When people think about what smoking does to their teeth, they probably think of the stains left on tooth surfaces by nicotine and tar. This discolouration is a common reason why people choose teeth whitening treatments.
But smoking and other tobacco use can have more harmful effects on your oral health beyond appearance. It can also increase your risk factor for serious oral diseases and tooth loss.
Combined with regular brushing and flossing, a healthy diet and dental check-ups, quitting smoking can significantly lower your oral health and general health risks and help you to look after your smile.
Gum disease and tooth loss
Tooth decay (dental caries) and gum disease (periodontal disease) are caused by the build-up of plaque and tartar on the teeth. If this reaches the gum line, it can irritate the gums and cause them to swell, become more sensitive or bleed when brushed. If gum disease isn't treated, it can lead to permanent damage such as receding gums and tooth loss.
Smoking can increase your risk of developing gum disease by around 6 times and its effects may also be 6 times as severe. This can include increased tartar build-up and the destruction of supporting structures around the teeth, leading to tooth loss.
Smoking contributes to gum disease by reducing blood flow to the teeth and gums and reducing production of saliva, which is important for cleansing the mouth of bacteria. Quitting smoking can lower these risk factors.
The most serious oral health problem linked to tobacco use is oral cancer (mouth cancer). These cancers can affect the lips, tongue, cheeks and other soft tissues in the mouth and are around 9 times more common in smokers than non-smokers.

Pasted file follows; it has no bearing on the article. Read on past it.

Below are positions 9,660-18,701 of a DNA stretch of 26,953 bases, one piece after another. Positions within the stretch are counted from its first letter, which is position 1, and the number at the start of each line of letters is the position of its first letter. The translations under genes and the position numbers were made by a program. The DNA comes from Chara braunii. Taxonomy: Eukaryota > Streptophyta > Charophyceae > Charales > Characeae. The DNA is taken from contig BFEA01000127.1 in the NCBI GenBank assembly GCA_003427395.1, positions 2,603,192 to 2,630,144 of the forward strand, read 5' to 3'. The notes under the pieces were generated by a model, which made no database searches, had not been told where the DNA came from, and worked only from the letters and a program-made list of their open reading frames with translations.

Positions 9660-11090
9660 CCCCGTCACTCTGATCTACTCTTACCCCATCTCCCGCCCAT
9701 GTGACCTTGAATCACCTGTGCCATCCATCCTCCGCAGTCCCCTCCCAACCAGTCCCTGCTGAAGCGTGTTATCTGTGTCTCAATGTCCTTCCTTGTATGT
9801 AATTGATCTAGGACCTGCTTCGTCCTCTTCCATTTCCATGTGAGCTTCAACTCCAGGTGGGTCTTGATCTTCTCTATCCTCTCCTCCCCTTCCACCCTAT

Smoking is the leading cause of oral cancer in Australia, accounting for 57% of cases in men and 51% in women in 2006. Your risk factor will be higher if you're also a heavy drinker. Quitting smoking could cut your risk factor in half within 5 years.
Early detection is critical for the success of oral cancer treatment. Ask your dentist if they offer an oral cancer screening as part of your regular check-up.
Smoking can also affect the mouth's ability to heal from injuries such as ulcers and can increase the risk of complications following some dental procedures, especially those involving oral surgery.
Treatments such as dental implants are less likely to be successful for smokers. Your dentist will recommend giving up, at least during the time it takes for the implant to bond with your jaw.
Wrinkles and stains
Smoking's effects on appearance go beyond stained teeth. Nicotine and tar in cigarettes can also stain the tongue, while the action of smoking can also cause premature wrinkling around the lips and other parts of the face.
Bad breath from smoking can last for hours, as the smoke remains in the lungs and gets exhaled. As smoking can dull the sense of smell, many smokers aren't aware of this odour.
Ready to quit smoking?
Quitting smoking is one of the most beneficial lifestyle changes you can make to improve your health, as well as avoiding harming other people through secondary smoke. The risks of smoking are proportional to the number of cigarettes smoked, so smoking less often or giving up altogether will lower your risks over time.
Support services in Australia include:
- Quitline – call 137 848 to talk to counsellors or request a free Quit Pack (8am–8pm Mon–Fri)
- My QuitBuddy – a free mobile app that lets users set personal goals and track their progress
- Quit for You – Quit for Two – a mobile app designed for pregnant women who want to quit smoking
Keeping up with your regular dental visits is also important, as your dentist can check your mouth for signs of smoking-related problems and perform an oral cancer screening.
 Australian Government Department of Health. The effect of smoking on your mouth [Online] 2012 [Accessed May 2019] Available from: http://www.quitnow.gov.au/internet/quitnow/publishing.nsf/Content/effect-on-mouth
 Australian Dental Association. Lifestyle Risks [Online] 2017 [Accessed August 2019] Available from: https://www.ada.org.au/Your-Dental-Health/Older-Adults-65/Lifestyle-Risks-(1)
 AIHW (Australian Institute of Health and Welfare) & AACR (Australasian Association of Cancer Registries) 2007. Cancer in Australia: an overview, 2006. Cancer Series no.37. Cat. No. CAN 32. Canberra: AIHW.